Tons of war films and sports films have depicted the unbreakable human spirit and the ability of mankind to endure tough, abusive and even torturous physical challenges. Director Angelina Jolie's second feature is now another to add to the list and it's one to go to the bottom, as it doesn't stand out or does anything to make it rise. Jolie doesn't put a stamp on this or shows us why this film is any different than the myriad of others that do the same thing. Other than making a tribute to Louis Zamperini, Jolie doesn't justify the film's existence.
At its core, it's the story of a man who gets captured and held in servitude and tortured. He endures much pain until he's finally freed. Ironically, Jolie's husband Brad Pitt last year did a movie that had the same story. It was 12 Years a Slave. Even though Jolie demonstrated great promise and potential with her debut feature, it's evident that she is some kilometers behind Steve McQueen, the director who won the Oscar for 12 Years a Slave.
It is perhaps unfair to ask this question, but what is it about Louis Zamperini that's more extraordinary than Solomon Northup who was the subject of 12 Years a Slave? What is it that we're expected to learn from Zamperini that we didn't learn from Northup?
In a year that has seen films on men like Stephen Hawking and Alan Turing, men who are scientists and men who use their minds and not their bodies, this film feels out of place and behind the times or the zeitgeist. Therefore, it reads as uninteresting and inconsequential.
Written by Joel Coen, Ethan Coen, Richard LaGravanese and William Nicholson, the film goes through the checkpoints of Zamperini's experience and gives us the highlights. Yet, it never dives deep into any of it. People spout superficial platitudes or obvious statements. The actors playing Zamperini's elder brother as well as a fellow soldier come to mind. There's no examination. There's no digging. It's all just laid out very flatly.
Louis Zamperini was an Olympic athlete who served in World War II. He experienced a series of harrowing situations that could have killed him at any turn. He was in a firefight in a B-52 bomber. He was in a plane crash. He was stranded at sea for 42 days. He was interned at a Japanese POW camp where he was supremely abused.
Through all of this he didn't die and most people going into this film would know this, so it makes no sense that this film should try to build tension with that as the premise. The filmmakers should instead take the opportunity to examine and dig into the characters or situation. Sadly, this movie doesn't.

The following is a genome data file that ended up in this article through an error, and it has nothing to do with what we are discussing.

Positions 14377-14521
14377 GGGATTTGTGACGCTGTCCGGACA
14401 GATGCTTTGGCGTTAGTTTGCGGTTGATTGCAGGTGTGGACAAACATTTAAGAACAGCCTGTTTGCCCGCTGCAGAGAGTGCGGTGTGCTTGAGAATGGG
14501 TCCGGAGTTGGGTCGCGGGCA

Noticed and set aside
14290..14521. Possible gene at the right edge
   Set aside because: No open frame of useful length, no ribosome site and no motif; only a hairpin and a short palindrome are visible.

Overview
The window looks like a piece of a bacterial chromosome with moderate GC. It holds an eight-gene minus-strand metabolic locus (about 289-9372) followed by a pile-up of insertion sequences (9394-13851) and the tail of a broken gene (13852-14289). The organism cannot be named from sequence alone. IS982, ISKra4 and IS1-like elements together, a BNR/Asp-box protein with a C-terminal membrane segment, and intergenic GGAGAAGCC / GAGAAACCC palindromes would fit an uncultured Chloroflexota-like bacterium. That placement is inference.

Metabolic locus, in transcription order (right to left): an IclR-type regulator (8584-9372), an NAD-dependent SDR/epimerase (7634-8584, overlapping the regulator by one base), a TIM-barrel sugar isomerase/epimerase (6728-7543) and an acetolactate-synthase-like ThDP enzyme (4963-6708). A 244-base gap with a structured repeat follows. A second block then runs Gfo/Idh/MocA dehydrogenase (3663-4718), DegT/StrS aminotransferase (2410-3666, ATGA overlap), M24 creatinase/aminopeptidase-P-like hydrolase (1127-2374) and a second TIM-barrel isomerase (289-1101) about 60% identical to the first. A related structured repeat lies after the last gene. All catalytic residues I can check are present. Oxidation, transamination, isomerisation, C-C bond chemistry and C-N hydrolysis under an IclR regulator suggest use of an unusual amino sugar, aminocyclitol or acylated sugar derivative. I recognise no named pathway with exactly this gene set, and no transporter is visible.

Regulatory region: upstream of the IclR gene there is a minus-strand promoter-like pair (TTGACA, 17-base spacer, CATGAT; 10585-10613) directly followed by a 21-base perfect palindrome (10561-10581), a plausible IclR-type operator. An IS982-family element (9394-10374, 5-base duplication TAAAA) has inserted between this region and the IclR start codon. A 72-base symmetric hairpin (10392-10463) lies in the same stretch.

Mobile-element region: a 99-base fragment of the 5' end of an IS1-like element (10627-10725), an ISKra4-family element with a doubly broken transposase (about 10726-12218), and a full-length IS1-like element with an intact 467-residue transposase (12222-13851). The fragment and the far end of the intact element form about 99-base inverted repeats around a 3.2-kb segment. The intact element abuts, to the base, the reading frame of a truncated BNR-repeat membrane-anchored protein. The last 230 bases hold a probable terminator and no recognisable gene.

For example, after Zamperini survives the plane crash and becomes stranded at sea with two other men, the point of the scenes that follow shouldn't have been if the three men live or die, or if they do or don't, how they do or don't. Instead, the filmmakers should have taken the opportunity to delve into these characters. Aside from learning the two other men's nicknames, Phil and Mac, we get nothing deeper about who these guys are.
Domhnall Gleeson (About Time and Frank) plays Phil and Finn Wittrock (All My Children and American Horror Story: Freak Show) plays Mac, and, again, aside from their names, we get nothing about these two men. Zamperini was stranded out there on a tiny, yellow, life raft in the middle of the Pacific Ocean for over a month with these two guys, and this movie doesn't give them hardly any dialogue, dialogue that could have revealed history, where Phil and Mac were from or their families or anything. We get nothing except the particulars of how they survived for so long. We already watched Life of Pi and All is Lost, so we didn't need this. It was a waste.
Prior to this 42-day sequence, there is a flashback to 1936 when Zamperini attended the Summer Olympics in Berlin. The flashback was unnecessary for two reasons. One reason is that it gives us nothing about what it was like for Zamperini there or why those Olympics were important in general, the politics around it or anything. Second reason was that un-like Foxcatcher, which was also about an Olympic athlete, it doesn't really use the idea of it to any great effect.
Jack O'Connell stars as Louis Zamperini. People loved O'Connell in the recent British prison drama Starred Up. Because this film is so much about Zamperini being in a Japanese prison camp, some see O'Connell as a perfect fit. Except, he's not. He's flat and dull and one-note. His physical transformation is not impressive. Christian Bale in The Machinist or Rescue Dawn is vastly more impressive and puts O'Connell to shame.
Where this film could have shined is in the relationship between Zamperini and his sadistic prison guard named Mutsuhiro Watanabe aka "The Bird," played by Japanese musician Miyavi. The Bird carried around a wooden stick like a cane and used it to whip the prisoners brutally, but he took a particular sadism with regard to Zamperini. Instead of just watching Zamperini endure the brutality as The Bird dished it out, there could have been examination, exploring why The Bird did what he did, but no!
Two Stars out of Five. Rated PG-13 for war violence including intense sequences of brutality, and for brief language. Running Time: 2 hrs. and 17 mins.